Entertaining and different, this is an enjoyable study of a flawed yet characterful Prince of Wales seen through the eyes of the women in his life. Edward Vll, who gave his name to the Edwardian Age and died in 1911, was King of England for the final 10 years of his life. He was 59 when at last he came to the throne. Known as Bertie, the eldest son of Victoria and Albert, he was bullied by both his parents. Although Bertie was heir to the throne, Victoria refused to give him any proper responsibilities, as a result of which he spent his time eating, betting, and womanising.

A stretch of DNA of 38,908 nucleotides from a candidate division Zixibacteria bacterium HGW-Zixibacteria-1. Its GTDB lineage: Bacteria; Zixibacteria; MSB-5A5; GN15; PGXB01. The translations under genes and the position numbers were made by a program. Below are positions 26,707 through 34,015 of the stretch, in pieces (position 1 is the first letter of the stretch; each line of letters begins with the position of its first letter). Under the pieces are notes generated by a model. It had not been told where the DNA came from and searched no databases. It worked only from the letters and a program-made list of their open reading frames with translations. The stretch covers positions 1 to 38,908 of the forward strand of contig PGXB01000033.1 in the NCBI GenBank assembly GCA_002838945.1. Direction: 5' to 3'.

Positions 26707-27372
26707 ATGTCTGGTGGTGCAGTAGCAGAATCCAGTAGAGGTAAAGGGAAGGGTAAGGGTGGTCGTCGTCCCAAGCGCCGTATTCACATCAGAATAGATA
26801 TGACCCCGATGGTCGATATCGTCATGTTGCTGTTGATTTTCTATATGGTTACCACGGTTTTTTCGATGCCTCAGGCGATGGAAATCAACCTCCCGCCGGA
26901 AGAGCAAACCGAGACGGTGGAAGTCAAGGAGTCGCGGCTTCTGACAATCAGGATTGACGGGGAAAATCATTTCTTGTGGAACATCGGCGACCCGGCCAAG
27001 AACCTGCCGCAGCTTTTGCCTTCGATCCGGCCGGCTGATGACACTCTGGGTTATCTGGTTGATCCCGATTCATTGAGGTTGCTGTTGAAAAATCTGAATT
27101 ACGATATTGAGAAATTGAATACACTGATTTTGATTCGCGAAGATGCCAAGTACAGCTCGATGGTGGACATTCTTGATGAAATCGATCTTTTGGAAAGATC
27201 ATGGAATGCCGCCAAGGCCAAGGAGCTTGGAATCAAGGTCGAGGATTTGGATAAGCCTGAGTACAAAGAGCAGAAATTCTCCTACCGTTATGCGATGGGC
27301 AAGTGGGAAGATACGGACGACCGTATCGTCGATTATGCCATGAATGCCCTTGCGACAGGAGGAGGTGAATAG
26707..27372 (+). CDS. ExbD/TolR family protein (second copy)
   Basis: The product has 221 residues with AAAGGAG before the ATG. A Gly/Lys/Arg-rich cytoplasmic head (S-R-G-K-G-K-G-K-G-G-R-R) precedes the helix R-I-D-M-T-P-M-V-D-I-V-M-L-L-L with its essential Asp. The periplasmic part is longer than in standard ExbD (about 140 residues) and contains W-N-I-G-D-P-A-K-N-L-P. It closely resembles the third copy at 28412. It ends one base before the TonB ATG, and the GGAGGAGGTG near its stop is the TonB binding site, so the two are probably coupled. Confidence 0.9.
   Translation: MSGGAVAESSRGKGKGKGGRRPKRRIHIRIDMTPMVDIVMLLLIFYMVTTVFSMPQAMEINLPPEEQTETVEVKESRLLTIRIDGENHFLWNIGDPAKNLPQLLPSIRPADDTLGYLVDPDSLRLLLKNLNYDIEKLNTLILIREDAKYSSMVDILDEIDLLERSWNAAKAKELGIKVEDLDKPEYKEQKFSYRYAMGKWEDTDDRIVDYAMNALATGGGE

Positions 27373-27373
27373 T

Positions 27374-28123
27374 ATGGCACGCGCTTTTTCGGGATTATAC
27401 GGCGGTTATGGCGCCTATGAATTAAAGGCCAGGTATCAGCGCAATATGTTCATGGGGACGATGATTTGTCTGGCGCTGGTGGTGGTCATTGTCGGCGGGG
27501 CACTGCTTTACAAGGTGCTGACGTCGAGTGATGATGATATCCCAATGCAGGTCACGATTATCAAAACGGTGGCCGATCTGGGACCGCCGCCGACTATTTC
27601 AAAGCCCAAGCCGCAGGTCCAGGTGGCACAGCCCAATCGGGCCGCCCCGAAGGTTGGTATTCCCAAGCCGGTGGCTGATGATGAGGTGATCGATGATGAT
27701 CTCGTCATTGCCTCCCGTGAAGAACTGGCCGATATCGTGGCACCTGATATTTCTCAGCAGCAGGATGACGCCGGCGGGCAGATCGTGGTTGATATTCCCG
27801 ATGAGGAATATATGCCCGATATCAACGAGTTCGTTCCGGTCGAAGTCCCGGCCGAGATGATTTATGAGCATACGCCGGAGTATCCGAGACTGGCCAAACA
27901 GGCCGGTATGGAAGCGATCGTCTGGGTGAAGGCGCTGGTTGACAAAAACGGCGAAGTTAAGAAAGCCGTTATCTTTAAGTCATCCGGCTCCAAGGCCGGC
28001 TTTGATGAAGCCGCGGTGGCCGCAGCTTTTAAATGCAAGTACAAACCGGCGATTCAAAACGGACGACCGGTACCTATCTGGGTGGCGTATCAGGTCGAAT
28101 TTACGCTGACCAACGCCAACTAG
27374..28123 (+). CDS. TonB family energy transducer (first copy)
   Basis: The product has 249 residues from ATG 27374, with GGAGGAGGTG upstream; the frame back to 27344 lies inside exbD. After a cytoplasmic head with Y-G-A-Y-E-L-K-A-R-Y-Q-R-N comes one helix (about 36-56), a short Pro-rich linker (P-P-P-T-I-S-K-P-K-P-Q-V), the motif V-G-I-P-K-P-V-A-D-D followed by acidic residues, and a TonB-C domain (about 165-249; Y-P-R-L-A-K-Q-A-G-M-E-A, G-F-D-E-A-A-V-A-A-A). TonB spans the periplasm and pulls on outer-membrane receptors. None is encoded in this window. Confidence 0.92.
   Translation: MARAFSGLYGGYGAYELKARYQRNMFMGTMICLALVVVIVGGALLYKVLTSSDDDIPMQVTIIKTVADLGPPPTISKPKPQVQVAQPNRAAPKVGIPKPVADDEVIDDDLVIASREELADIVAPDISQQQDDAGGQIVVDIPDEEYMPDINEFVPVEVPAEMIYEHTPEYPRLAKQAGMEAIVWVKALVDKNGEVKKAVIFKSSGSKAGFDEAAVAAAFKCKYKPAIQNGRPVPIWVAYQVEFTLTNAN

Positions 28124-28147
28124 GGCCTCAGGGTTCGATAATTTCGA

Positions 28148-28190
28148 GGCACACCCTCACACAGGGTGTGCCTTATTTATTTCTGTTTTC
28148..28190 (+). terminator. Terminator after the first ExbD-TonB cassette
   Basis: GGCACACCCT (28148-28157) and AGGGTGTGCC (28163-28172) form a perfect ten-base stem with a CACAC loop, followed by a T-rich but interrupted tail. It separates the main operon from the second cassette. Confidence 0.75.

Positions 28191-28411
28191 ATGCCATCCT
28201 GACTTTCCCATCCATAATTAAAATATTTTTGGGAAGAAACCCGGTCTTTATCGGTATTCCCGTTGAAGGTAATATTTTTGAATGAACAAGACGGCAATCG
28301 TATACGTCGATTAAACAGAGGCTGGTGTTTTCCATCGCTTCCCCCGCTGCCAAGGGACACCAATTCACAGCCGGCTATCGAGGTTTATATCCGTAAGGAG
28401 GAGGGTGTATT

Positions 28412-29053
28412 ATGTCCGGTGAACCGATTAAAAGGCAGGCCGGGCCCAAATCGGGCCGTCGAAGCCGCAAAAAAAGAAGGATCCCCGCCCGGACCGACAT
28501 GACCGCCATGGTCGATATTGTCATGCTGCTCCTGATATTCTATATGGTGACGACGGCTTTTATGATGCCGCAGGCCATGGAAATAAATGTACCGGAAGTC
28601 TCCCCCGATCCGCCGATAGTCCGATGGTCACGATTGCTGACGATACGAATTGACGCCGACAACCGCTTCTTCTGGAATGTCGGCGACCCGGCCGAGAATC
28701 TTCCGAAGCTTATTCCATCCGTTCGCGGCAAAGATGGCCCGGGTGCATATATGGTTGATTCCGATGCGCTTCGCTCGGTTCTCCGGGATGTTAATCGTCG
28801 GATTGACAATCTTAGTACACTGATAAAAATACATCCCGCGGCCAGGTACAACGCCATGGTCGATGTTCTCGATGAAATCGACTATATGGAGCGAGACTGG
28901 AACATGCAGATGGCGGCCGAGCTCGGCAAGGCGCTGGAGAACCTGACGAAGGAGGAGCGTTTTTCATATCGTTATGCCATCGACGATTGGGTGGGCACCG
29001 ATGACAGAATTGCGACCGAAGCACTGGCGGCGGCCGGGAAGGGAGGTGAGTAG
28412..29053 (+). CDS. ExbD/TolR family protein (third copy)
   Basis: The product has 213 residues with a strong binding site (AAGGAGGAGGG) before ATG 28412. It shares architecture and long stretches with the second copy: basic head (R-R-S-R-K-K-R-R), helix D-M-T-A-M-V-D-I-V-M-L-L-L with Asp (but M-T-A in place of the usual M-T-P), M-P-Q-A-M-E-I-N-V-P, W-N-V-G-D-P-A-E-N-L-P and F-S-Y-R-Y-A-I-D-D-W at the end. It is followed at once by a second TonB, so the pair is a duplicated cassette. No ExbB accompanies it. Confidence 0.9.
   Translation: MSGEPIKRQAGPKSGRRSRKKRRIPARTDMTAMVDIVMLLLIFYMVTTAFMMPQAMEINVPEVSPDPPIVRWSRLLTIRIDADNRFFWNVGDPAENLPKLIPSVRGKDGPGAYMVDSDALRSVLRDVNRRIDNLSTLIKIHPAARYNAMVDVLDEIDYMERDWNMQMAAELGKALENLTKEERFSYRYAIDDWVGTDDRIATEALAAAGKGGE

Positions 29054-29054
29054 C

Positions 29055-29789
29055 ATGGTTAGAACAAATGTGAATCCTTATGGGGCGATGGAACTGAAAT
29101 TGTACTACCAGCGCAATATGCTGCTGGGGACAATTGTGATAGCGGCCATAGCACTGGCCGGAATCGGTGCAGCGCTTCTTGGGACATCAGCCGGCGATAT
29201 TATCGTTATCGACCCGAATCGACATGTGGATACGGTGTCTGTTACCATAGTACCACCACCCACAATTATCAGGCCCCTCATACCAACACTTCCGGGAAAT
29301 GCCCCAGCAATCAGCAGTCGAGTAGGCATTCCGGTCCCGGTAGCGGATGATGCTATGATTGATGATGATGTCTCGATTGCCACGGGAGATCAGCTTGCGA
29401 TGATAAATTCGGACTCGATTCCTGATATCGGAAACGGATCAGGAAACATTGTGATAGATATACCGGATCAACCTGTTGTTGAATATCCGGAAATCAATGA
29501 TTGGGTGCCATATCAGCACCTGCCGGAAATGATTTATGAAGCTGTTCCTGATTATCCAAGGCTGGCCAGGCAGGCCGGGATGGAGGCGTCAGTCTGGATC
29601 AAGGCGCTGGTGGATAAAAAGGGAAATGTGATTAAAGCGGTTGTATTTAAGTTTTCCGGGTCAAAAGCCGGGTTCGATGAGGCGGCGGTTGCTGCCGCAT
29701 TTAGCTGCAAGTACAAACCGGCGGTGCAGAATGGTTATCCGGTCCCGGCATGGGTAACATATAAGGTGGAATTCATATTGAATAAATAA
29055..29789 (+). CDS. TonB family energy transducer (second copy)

Bertie's numerous mistresses included the society hostess Daisy Brook ('Babbling Brook'), Lillie Langtry and Alice Keppel. When Bertie finally became king, he did a good job, especially in foreign policy. This colourful book gives Bertie due credit, while painting a vivid portrait of the age in all its excess and eccentricity, hypocrisy and heartbreak.